In this post we now get to see a side profile of James Madison from his life mask. The life mask was cast in 1825 of Madison’s head and upper torso by John Henri Isaac Browere.
J. I. Browere’s “work achieved a stark realism uncommon in that day. His plaster busts showed the age-lined brow, the pock-marked face; his subjects appeared as they were, not as artists generally portrayed them. His life masks were, and remain, the most authentic likenesses of some historic figures who lived in a day before photography provided more easily obtained but similarly uncompromising portraits.”1
Here we see how Madison might have styled his hair. From his various paintings, we know he usually had protruding side hair. The first image shows him with protruding side hair. The second image shows him with the side hair trimmed.
The third image shows Madison without his “widow’s peak ” comb-over. In all of his paintings, we see him sporting this comb-over. Perhaps on days when he was not in public and hanging around the house, he might not have bothered to do the comb-over.
Variations of Paintings
Below are several of the known paintings of Madison. From what I see, artists were all over the place. Some of these images look nothing like Madison.
Using Madison’s life mask and comparing it with known portraits, Asher Durand’s 1833 painting appears to be the most faithful likeness of Madison, at least in his later years.
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Before photography, life masks gave us the perfect likeness of people. Plaster was applied to the head and sometimes upper torso to create a mold to cast the life mask of a person. Using life masks, I was able to complete a forensic/academic study of how the subjects most likely appeared using Adobe Photoshop to add flesh, hair, and other details.
Intimate History Tours sprang from an Adobe Photoshop graphic novel I created using James Madison as a fictional character. The graphic novel became too long and challenging, so I decided to focus on shorter blog posts with different personages from history. I visit a historical location and then “Photoshop” a virtual tour in which you and I get to meet folks from history.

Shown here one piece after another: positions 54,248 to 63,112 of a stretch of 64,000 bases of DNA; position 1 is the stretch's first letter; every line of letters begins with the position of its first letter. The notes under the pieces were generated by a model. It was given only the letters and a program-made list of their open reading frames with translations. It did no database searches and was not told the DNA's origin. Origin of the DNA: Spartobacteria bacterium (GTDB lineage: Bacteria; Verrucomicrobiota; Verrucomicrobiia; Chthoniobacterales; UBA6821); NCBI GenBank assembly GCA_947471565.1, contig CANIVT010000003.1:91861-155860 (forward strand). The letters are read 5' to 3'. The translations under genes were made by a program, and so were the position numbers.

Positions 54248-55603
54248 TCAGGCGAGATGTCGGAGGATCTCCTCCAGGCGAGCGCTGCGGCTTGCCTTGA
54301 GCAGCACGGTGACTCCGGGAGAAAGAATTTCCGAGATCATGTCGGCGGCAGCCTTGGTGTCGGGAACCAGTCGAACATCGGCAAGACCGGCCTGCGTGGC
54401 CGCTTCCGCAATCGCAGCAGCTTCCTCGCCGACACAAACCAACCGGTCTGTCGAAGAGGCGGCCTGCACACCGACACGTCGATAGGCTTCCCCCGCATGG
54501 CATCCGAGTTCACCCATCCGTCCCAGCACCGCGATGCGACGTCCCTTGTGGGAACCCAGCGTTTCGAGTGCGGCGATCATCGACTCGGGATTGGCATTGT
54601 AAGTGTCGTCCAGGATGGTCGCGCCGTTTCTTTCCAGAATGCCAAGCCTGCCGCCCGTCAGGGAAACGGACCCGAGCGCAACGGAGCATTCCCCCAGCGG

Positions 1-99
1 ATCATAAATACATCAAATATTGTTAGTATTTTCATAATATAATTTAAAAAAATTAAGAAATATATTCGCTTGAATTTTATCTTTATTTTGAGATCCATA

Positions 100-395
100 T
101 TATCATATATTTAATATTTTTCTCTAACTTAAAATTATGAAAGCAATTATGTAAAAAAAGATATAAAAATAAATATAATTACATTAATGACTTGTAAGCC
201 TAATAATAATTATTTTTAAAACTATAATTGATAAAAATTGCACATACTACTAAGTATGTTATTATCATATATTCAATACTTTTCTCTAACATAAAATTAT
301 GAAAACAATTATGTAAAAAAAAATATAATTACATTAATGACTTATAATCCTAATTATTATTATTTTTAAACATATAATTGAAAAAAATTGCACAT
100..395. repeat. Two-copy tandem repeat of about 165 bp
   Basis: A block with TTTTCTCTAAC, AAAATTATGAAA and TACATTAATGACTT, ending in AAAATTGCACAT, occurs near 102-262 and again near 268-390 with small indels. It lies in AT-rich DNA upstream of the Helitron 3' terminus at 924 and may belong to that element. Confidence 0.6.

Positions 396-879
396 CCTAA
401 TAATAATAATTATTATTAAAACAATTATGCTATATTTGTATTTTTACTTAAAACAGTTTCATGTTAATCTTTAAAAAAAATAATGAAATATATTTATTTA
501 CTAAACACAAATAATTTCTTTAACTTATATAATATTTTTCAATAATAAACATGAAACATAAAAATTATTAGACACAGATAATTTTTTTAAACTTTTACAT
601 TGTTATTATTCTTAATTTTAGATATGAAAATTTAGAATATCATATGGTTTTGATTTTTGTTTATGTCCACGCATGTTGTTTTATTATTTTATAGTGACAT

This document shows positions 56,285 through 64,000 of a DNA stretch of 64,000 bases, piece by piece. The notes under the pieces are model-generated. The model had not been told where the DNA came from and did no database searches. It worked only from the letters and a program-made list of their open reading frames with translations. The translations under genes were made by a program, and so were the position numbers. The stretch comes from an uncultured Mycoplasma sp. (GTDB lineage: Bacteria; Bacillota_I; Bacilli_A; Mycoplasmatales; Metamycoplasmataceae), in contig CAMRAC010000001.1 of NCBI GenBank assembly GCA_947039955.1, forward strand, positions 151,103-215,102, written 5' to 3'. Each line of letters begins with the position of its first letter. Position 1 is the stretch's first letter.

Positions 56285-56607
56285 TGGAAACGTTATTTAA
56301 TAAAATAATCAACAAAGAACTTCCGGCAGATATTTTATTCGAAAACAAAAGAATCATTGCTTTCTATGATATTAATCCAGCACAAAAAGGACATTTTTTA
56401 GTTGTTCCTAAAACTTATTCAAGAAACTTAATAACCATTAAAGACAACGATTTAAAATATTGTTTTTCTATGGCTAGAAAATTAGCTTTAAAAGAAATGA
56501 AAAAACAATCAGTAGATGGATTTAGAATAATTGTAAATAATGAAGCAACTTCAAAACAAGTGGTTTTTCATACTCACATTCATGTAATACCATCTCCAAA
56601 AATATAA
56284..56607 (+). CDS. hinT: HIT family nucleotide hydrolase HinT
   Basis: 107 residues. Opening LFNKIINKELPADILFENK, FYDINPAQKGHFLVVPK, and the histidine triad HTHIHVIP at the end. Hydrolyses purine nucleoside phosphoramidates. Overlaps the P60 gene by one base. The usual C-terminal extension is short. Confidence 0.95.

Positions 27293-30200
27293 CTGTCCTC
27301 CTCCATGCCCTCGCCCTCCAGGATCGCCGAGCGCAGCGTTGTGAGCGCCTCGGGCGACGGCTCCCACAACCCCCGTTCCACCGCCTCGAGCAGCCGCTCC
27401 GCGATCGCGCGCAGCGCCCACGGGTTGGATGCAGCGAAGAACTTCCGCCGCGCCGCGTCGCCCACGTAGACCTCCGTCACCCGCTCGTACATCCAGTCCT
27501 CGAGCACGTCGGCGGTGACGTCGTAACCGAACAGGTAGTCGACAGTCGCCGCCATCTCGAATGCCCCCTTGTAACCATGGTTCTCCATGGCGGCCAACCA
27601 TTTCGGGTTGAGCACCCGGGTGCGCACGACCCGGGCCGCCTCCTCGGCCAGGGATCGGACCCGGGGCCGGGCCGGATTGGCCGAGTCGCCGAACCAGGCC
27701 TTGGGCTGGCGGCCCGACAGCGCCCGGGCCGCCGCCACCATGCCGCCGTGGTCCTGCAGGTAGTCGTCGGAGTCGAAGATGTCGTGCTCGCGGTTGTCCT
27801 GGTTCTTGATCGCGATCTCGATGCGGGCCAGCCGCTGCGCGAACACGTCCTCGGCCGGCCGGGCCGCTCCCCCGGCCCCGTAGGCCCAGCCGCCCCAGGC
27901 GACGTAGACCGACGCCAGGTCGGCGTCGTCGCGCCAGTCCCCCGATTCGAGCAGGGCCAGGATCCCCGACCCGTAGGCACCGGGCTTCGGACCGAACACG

It all started with a graphic novel aimed at a Star Trek, Star Wars fan base who may not otherwise consider historical fiction. One could read this novel and get a historically accurate account of James Madison intertwined with a good science fiction story. The Madison project is a series of blog posts featuring select images from that effort as well as a Second Amendment meme centered around Madison.
What started as a fictional graphic novel has led me to an in-depth study and curiosity to know everything about him, including what he looked like. Anyway, doing all this research on Madison and making at least two trips to Montpelier, I feel as if I’ve gotten to know the little fellow and Dolley too!
While most transformed image compositions on this site fall under a Creative Commons license and are shareable with attribution, the images in this post are restricted. The original life mask image of James Madison is copyright Richard Walker of the Fenimore Art Museum, and the Digital Yarbs Photoshop restorations are restricted to internet and video use of yarbs.net exclusively per agreement with Fenimore Art Museum. Permission for image use must be obtained from both Digital Yarbs and Fenimore Art Museum.